Fixed pricing has actually only been around for about 150 years. Before that, personalised pricing was the norm - a vendor would charge their best customers less than those who shopped with them less frequently. Haggling and bartering were often how prices were determined, and where a vendor knew a customer could only afford a certain amount, they would only charge what they knew was within that customer’s means. That seems a lot more fair than the fixed price system in many ways. But, nonetheless, fixed pricing won out.
Fixed pricing changed the relationship between vendor and customer in substantial ways. Under personalised pricing, there was an unspoken obligation that when you entered a shop, you would purchase something - the same as with restaurants today. Under fixed pricing, however, customers were free to browse and to make their own mind up as to whether they would purchase or not. Thus began the era of shopping as we know it.
It’s difficult to imagine finding the person in front being charged a different price from you at the supermarket. The idea seems to alien to us that many of us would consider it unfair. But this received notion of fixed pricing is under some debate in an era where businesses have access to more information on their customers than ever before. The application of big data and intelligent machine systems are promising a more personalised shopping experiences, tailored to meet the needs of individual consumers.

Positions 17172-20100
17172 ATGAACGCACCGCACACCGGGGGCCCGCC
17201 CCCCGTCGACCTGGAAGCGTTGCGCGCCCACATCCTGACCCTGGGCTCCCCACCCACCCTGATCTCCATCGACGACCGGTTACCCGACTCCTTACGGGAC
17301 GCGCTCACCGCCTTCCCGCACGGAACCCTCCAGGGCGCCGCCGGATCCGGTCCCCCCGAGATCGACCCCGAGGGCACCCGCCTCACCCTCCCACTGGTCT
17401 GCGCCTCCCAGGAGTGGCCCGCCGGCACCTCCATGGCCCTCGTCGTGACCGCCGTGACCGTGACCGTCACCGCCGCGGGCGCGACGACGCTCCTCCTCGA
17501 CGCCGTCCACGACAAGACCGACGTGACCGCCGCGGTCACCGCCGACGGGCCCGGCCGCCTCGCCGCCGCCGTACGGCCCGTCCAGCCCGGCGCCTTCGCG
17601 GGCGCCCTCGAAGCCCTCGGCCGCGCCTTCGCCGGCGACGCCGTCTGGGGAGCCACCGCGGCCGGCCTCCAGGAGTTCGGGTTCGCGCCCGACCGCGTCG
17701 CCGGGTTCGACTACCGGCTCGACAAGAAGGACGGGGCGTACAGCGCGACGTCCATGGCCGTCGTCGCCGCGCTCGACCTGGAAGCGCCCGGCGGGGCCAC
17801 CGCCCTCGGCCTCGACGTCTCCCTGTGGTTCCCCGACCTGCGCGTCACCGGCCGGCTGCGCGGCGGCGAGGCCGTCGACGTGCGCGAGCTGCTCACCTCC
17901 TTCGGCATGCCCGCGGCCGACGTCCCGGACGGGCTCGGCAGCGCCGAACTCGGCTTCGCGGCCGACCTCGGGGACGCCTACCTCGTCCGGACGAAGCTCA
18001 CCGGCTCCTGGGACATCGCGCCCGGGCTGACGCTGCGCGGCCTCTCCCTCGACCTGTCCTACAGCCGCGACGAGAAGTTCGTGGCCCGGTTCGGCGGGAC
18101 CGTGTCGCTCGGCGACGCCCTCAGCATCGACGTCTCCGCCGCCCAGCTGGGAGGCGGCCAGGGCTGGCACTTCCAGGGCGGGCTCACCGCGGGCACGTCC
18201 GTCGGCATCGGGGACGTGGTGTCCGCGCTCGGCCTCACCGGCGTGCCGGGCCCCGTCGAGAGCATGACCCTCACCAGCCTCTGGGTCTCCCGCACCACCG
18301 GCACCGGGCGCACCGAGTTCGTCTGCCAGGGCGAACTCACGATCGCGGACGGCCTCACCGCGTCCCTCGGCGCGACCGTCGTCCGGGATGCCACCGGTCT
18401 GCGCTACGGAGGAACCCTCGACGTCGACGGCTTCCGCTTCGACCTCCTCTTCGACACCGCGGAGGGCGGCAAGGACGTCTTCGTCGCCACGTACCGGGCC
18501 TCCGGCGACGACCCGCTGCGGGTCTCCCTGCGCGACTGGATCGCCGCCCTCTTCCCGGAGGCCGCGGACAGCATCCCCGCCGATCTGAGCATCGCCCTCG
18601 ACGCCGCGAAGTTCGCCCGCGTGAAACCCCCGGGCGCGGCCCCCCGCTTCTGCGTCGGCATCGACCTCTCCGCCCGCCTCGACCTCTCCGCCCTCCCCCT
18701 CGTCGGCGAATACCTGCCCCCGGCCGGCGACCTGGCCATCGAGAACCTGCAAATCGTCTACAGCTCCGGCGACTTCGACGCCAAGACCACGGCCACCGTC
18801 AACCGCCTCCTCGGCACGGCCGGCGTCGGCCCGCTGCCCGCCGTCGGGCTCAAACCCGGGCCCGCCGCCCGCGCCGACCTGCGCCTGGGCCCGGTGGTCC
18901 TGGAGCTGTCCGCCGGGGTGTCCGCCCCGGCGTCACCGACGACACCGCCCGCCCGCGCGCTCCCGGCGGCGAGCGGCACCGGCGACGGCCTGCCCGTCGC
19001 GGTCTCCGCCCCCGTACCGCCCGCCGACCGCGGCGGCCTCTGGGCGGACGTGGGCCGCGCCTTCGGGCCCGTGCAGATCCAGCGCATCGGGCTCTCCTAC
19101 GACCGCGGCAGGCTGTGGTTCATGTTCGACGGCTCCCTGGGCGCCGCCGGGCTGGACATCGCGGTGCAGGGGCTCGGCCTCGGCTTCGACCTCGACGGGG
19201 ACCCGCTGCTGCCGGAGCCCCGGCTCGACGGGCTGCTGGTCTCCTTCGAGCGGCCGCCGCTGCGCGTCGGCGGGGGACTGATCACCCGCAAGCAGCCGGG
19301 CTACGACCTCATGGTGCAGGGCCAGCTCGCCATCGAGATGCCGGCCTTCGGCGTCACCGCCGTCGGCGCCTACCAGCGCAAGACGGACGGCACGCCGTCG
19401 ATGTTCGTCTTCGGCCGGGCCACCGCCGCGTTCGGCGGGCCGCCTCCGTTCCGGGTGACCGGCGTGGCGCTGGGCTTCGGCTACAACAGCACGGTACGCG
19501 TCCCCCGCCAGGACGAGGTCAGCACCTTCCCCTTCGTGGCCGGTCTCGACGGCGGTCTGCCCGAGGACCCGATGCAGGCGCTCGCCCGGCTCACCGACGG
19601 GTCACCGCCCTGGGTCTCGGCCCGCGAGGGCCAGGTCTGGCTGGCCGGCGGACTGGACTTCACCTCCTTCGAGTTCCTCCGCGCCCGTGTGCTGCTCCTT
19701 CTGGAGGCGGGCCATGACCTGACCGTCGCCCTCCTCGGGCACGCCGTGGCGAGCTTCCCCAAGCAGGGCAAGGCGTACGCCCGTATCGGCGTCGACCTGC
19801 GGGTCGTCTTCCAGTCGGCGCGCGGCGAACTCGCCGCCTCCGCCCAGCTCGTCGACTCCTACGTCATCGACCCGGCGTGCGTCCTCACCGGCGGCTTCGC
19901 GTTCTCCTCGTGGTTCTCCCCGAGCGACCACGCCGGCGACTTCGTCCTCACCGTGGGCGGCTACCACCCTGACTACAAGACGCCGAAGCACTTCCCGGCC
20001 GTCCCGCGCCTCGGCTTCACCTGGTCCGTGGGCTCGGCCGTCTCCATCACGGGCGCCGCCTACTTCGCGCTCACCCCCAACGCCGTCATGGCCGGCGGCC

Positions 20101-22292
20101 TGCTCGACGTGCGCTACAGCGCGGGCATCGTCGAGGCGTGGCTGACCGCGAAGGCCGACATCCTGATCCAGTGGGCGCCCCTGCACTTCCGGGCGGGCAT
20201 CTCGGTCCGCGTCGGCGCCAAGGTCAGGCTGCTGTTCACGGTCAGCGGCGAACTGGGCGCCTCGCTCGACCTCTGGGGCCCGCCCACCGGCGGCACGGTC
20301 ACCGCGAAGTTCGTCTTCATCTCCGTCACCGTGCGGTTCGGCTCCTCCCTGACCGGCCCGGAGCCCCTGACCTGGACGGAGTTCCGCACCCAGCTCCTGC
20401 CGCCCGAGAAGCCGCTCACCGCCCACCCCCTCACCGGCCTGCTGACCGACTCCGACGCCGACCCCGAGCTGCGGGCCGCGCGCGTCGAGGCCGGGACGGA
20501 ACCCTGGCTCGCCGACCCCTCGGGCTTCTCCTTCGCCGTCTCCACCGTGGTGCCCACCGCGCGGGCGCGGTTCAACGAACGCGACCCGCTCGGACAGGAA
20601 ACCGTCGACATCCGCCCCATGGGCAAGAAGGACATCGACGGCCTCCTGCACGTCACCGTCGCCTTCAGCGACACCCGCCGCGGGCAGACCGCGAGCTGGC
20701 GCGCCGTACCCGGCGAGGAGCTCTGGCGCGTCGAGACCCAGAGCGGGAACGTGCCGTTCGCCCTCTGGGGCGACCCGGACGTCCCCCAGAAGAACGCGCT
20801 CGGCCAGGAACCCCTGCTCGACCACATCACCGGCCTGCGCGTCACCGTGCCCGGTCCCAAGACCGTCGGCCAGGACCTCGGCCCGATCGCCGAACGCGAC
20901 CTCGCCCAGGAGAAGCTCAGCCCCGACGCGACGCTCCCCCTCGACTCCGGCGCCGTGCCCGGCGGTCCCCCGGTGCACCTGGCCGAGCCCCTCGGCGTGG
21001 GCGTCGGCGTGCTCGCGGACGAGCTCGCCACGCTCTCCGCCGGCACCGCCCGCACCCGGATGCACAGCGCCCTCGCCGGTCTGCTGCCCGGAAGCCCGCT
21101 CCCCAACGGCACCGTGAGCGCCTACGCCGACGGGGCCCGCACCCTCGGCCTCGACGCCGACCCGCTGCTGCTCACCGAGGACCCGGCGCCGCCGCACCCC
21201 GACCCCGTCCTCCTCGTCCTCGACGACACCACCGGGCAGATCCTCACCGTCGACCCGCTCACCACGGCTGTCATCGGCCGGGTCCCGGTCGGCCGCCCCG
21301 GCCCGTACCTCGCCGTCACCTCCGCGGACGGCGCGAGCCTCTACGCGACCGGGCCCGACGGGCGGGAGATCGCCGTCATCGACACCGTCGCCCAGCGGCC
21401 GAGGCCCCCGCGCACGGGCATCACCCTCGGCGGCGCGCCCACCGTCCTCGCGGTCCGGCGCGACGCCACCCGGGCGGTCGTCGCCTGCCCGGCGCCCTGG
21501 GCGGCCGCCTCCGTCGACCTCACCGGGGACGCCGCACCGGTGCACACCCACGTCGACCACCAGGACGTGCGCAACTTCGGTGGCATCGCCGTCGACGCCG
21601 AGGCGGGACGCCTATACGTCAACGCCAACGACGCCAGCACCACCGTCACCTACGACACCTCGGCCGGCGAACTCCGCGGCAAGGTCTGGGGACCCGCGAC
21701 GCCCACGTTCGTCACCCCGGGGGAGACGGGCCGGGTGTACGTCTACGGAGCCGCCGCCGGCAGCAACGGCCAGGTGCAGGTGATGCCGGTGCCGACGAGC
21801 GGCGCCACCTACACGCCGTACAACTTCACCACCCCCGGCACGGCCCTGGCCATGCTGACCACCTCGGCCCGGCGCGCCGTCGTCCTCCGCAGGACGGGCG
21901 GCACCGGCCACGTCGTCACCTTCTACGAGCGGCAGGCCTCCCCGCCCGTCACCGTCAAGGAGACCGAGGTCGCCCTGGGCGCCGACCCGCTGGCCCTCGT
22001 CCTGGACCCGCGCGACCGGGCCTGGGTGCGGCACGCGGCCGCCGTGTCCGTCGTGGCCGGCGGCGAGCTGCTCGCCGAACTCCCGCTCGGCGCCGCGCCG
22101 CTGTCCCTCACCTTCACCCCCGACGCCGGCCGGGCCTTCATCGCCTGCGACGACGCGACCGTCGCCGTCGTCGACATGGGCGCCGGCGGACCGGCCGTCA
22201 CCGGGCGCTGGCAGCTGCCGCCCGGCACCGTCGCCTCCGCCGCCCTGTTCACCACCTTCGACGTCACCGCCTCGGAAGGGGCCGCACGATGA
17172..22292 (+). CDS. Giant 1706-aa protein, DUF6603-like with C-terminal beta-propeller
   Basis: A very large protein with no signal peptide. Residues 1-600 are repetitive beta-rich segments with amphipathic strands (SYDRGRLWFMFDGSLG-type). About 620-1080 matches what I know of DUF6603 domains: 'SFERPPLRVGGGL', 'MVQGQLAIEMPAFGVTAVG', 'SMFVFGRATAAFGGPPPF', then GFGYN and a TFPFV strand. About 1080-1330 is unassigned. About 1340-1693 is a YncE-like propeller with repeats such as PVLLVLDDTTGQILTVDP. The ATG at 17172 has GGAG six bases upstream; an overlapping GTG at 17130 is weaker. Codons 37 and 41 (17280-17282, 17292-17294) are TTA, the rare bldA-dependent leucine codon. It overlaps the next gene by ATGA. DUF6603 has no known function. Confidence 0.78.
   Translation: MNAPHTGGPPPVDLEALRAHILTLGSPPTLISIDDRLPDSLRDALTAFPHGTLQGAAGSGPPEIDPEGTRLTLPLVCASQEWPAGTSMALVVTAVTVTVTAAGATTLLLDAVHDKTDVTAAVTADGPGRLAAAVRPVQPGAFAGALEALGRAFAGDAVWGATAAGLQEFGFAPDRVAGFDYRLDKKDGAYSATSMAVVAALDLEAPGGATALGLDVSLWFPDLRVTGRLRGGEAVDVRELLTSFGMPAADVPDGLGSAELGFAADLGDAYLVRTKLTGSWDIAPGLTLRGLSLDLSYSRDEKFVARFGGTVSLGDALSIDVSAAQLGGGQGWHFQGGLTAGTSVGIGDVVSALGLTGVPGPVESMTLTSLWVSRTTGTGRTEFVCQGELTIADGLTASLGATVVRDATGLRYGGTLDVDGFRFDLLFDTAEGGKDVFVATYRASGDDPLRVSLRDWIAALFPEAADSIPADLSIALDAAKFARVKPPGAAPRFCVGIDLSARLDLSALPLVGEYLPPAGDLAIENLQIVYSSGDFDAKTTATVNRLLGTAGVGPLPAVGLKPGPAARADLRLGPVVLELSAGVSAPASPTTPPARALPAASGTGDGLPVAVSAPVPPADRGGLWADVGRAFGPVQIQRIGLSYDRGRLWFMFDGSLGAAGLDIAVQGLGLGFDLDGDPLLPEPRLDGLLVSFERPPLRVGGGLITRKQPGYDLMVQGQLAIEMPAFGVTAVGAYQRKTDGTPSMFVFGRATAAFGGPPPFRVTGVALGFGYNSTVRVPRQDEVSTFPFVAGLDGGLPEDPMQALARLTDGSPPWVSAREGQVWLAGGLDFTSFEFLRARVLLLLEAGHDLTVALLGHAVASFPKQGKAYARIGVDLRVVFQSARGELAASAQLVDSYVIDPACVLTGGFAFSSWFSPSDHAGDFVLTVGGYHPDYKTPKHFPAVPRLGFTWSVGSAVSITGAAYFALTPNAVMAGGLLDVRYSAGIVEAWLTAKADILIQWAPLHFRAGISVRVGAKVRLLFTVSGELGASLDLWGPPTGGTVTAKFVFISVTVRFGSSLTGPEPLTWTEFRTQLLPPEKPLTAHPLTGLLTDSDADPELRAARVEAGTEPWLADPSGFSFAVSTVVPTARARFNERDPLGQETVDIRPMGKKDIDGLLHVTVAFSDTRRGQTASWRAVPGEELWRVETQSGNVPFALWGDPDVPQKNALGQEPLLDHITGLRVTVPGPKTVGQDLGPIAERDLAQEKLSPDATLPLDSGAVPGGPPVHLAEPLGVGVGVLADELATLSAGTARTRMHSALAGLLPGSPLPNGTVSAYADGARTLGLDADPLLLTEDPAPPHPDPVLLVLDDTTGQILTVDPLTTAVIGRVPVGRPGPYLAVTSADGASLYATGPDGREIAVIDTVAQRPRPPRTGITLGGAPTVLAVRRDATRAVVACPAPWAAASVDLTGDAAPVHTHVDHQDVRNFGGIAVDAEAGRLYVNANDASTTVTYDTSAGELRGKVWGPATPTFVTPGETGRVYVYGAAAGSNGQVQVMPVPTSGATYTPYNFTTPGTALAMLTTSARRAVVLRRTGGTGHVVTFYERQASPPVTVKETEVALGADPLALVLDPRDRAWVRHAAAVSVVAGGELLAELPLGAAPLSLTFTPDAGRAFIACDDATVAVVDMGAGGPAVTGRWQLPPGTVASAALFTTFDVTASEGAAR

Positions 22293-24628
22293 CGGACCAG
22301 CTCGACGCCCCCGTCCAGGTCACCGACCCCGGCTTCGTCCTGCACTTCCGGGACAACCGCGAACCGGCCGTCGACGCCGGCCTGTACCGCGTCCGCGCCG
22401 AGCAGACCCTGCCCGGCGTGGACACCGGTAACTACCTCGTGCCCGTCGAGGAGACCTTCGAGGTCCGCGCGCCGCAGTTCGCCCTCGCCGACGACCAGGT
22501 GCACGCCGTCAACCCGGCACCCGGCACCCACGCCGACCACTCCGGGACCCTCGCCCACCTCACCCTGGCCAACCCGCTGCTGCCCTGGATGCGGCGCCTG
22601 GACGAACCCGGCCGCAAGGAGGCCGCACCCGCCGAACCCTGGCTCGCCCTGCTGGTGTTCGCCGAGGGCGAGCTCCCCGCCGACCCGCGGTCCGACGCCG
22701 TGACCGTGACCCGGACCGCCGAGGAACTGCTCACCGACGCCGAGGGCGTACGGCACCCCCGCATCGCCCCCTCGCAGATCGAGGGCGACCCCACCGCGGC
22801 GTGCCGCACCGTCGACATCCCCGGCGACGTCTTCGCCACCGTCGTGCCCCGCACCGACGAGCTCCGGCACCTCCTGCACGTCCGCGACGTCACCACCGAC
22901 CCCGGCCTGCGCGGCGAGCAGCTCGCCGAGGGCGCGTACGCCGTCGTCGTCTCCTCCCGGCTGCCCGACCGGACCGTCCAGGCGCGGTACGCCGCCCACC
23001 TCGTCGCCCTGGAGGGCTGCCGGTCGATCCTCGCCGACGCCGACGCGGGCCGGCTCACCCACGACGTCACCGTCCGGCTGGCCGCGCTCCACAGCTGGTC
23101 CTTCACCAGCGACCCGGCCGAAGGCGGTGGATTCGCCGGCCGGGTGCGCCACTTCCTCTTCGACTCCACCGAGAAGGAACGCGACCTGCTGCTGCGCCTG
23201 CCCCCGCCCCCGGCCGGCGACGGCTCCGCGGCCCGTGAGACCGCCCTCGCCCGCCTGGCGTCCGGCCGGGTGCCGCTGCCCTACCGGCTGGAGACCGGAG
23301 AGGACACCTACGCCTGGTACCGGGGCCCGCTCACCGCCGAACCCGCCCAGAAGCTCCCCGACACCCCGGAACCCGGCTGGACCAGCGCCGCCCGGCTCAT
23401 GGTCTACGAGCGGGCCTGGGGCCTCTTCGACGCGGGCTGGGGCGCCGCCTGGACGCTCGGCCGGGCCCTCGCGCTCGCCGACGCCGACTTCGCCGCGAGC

Deep data collection and analytics are now allowing retailers to have a better understanding of the ways in which they can entice their individual customers into a purchase. Inference can be taken from your postcode, from who your friends are, from your credit score, and whatever other crumbs of data can be picked up from your browsing history. For example, a travel website recently hit the headlines for ascertaining that consumers using Apple Macs were prepared to pay up to 30% more compared to all other computer users, and thus adjusting their prices accordingly for those users.
Some retailers in European countries have also initiated ‘smart pricing’ strategies using electronic price tags that allow a retailer to change the price of individual products up to 90,000 times a day. A trial on two Spar stores in the Greater London area showed that dynamically pricing their food hall products resulted in increased revenue and a 2.5% increase in profit. Another result was a 30% drop in food wastage. This is, as such, the factor on which they are selling the dynamic pricing product: eco-efficiency.
A company called Market Hub have created a piece of software named Pulse, which analyses the weight, stock, sales, and competitor pricing of products to help retailers price their products in a way that maximises the probability of a sale. Roy Horgan, the chief executive of Market Hub, explains:
“If you have enough data you can get closer and closer to the ideal, which is giving your customers what they want and at the time they want it, rather than overwhelming them with deals.”
In short, whilst it may take consumers time to adjust to the idea of such rapidly fluctuating prices, once they see the benefits of dynamic pricing for getting the best deals, they may well change their minds.